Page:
Keywords: positional concerns, remittances, subjective well-being
    JEL: C90 D63
    Date: 2015–06
  4. By: Eleonora Perversi; Eugenio Regazzini
    Abstract: This paper attempts to find a relationship between agents' risk aversion and inequality of incomes. Specifically, a model is proposed for the evolution in time of income distribution, and the steady states are characterized almost completely. They turn out to be weak Pareto laws with exponent linked to the relative risk aversion index which, in turn, is supposed to be the same constant for every agent. On the one hand, the aforesaid link is expressed by an affine transformation. On the other hand, the level of the relative risk aversion index results from a frequency distribution of observable quantities stemming from how agents interact in an economic sense. Combination of these facts is conducive to the specification of qualitative and quantitative characteristics of actions fit for the control of income concentration.
    Date: 2015–07
  5. By: Crump, Richard K. (Federal Reserve Bank of New York); Eusepi, Stefano (Federal Reserve Bank of New York); Tambalotti, Andrea (Federal Reserve Bank of New York); Topa, Giorgio (Federal Reserve Bank of New York)
    Abstract: We estimate the elasticity of intertemporal substitution (EIS)—the elasticity of expected consumption growth with respect to variation in the real interest rate—using subjective expectations from the newly released FRBNY Survey of Consumer Expectations (SCE). This dataset is unique, since it includes consumers’ expectations of both consumption growth and inflation, with the latter providing subjective variation in ex ante real interest rates. As a result, we can estimate a subjective version of the consumption Euler equation, without having to take a stand on the process of expectation formation. Our main finding is that this subjective EIS is precisely and robustly estimated to be around 0.8 in the general population, consistent with typical macroeconomic calibrations of the Euler equation. However, we find some evidence that the EIS rises to slightly above one for high-income individuals, consistent with the assumptions in asset pricing models featuring long-run risks or rare disasters.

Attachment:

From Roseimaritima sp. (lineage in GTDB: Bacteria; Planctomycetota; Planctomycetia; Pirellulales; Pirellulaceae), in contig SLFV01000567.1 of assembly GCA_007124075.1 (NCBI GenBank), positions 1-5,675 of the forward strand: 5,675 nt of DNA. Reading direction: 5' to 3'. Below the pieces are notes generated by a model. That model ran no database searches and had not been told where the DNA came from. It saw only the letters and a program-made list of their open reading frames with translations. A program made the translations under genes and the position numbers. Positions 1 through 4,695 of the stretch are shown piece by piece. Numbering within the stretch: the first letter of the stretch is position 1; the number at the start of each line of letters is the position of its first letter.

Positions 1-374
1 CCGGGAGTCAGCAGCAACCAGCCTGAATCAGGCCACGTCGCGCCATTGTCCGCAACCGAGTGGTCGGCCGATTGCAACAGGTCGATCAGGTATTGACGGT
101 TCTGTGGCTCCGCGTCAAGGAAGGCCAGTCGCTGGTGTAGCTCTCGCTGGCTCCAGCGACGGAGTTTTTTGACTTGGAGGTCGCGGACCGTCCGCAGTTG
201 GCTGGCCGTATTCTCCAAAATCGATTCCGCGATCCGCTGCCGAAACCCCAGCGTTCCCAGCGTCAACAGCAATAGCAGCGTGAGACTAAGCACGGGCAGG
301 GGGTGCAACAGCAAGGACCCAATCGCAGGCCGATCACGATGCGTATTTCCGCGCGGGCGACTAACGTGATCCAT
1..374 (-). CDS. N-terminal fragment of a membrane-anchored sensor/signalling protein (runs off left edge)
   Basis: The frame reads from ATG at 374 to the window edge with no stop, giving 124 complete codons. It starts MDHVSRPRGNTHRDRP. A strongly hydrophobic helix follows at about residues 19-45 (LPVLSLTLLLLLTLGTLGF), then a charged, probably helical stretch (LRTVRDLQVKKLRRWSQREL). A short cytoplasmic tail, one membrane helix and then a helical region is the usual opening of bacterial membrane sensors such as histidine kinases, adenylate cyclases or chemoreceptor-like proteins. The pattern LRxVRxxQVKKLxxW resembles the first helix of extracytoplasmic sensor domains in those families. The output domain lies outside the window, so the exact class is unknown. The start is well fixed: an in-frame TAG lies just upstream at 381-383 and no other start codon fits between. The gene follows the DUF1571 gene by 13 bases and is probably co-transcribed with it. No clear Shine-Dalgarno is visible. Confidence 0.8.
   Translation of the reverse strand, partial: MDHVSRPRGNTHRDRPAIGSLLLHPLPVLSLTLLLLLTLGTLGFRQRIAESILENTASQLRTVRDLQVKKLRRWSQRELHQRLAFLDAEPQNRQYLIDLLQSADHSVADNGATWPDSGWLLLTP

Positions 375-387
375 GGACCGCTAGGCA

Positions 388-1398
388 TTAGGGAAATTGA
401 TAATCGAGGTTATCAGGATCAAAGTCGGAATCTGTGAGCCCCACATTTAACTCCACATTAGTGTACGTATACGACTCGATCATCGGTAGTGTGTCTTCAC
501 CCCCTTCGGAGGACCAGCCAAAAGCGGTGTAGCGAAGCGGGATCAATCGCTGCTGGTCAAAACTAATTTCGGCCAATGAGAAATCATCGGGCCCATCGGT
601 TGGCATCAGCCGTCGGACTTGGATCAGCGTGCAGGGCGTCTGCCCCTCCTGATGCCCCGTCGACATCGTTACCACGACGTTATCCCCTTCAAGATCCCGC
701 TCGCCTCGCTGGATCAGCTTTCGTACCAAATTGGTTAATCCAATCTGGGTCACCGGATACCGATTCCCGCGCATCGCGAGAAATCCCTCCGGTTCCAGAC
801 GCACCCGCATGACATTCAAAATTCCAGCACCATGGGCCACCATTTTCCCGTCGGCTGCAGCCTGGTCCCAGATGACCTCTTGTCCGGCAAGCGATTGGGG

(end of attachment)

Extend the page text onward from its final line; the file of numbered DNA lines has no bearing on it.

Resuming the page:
Keywords: subjective expectations; inflation expectations; Euler equation; elasticity of intertemporal substitution
    JEL: D12 D84 E21
    Date: 2015–07–01
  6. By: Tom Horlick-Jones; Jonathan Rosenhead
    Abstract: Ambiguity, the existence of multiple plausible (though possibly contested) ways of making sense of the characteristics of decision situations, can present significant difficulties for a wide range of risk management tasks. We will argue that ambiguity is present in risk management situations to a far greater extent that is commonly appreciated. The concept of ambiguity has arisen in different forms across disciplinary literatures and domains of practice. In this paper, we situate our experience of finding ways of supporting planning and decision-making processes concerned with ambiguous risks in the context of those wider perspectives. Our own efforts have employed a hybrid form of problem structuring methods (drawn from operational research and management science) and ethnography (drawn from sociology and anthropology). These engagements with organisational and inter-organisational risk management issues have led us to recognise that ‘untangling’ otherwise intractable risk management problems may be regarded, in some sense, as a therapeutic process. In this paper, we develop this therapeutic interpretation of the untangling of collective ambiguities using illustrations from a concrete problem situation. We set this therapeutic reading of decision processes in the context of wider perspectives, including those drawn from Habermas’ theorisation of communication, the sociology of science and the literature on citizen engagement and deliberation processes.
    Keywords: organizational risk management; ambiguity; uncertainty; plural rationalities; ethnomethodology; problem structuring methods; practical reasoning; the metaphor of psychotherapy; engagement; transdisciplinarity
    JEL: J50 G32
    Date: 2013–11
  7. By: Fang Yang (Louisiana State University); Mariacristina De Nardi (UCL and Federal Reserve Bank of Chicago)
    Abstract: This paper provides two main contributions. First, it proposes a new theory of wealth inequality that merges two sources of inequality previously proposed: bequests motives and inheritance of ability of across generations, and an earnings process that allows for more earnings risk for the richest. Second, it uses our calibrated framework to study the importance of parental background and the effects of changing estate taxation on inequality, aggregate capital accumulation, intergenerational mobility, welfare, and on family background as a source of inequality. Our calibrated model generates realistically skewed distributions for wealth, earnings, and bequests, and a correlation of lifetime earnings and wealth at retirement that is close to that in the data and is thus a good laboratory to use to study these questions. We find that parental background is a crucial determinant of one's expected lifetime utility. We also find that increasing estate taxation from its effective levels observed over many years, to levels that are closer to the statutory ones observed in year 2000, would significantly reduce wealth concentration in the hands of the richest few and the role of parental background in determining one's lot in life. The implied welfare gains of such a policy would be positive for 71% of the population. For those experiencing losses, their loss would be a one-time cost of the order of 11% of average income.